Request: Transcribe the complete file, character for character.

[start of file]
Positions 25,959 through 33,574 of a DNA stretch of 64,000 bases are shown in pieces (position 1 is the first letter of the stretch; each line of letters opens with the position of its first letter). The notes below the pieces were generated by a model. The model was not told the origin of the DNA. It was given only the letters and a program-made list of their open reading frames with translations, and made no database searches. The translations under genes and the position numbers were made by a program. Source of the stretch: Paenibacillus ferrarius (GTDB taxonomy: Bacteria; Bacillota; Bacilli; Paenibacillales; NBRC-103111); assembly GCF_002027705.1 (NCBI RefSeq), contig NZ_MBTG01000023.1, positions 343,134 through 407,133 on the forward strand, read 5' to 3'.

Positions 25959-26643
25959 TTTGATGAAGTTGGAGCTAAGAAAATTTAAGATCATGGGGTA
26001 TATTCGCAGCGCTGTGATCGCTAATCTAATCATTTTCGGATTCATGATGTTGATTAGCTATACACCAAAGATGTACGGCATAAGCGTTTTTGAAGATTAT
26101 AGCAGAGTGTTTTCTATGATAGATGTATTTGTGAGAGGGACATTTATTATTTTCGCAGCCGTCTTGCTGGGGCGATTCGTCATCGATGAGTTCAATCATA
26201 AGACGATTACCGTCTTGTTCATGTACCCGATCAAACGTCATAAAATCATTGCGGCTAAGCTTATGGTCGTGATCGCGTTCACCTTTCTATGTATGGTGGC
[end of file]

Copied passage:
Positions 25,959 through 33,574 of a DNA stretch of 64,000 bases are shown in pieces (position 1 is the first letter of the stretch; each line of letters opens with the position of its first letter). The notes below the pieces were generated by a model. The model was not told the origin of the DNA. It was given only the letters and a program-made list of their open reading frames with translations, and made no database searches. The translations under genes and the position numbers were made by a program. Source of the stretch: Paenibacillus ferrarius (GTDB taxonomy: Bacteria; Bacillota; Bacilli; Paenibacillales; NBRC-103111); assembly GCF_002027705.1 (NCBI RefSeq), contig NZ_MBTG01000023.1, positions 343,134 through 407,133 on the forward strand, read 5' to 3'.

Positions 25959-26643
25959 TTTGATGAAGTTGGAGCTAAGAAAATTTAAGATCATGGGGTA
26001 TATTCGCAGCGCTGTGATCGCTAATCTAATCATTTTCGGATTCATGATGTTGATTAGCTATACACCAAAGATGTACGGCATAAGCGTTTTTGAAGATTAT
26101 AGCAGAGTGTTTTCTATGATAGATGTATTTGTGAGAGGGACATTTATTATTTTCGCAGCCGTCTTGCTGGGGCGATTCGTCATCGATGAGTTCAATCATA
26201 AGACGATTACCGTCTTGTTCATGTACCCGATCAAACGTCATAAAATCATTGCGGCTAAGCTTATGGTCGTGATCGCGTTCACCTTTCTATGTATGGTGGC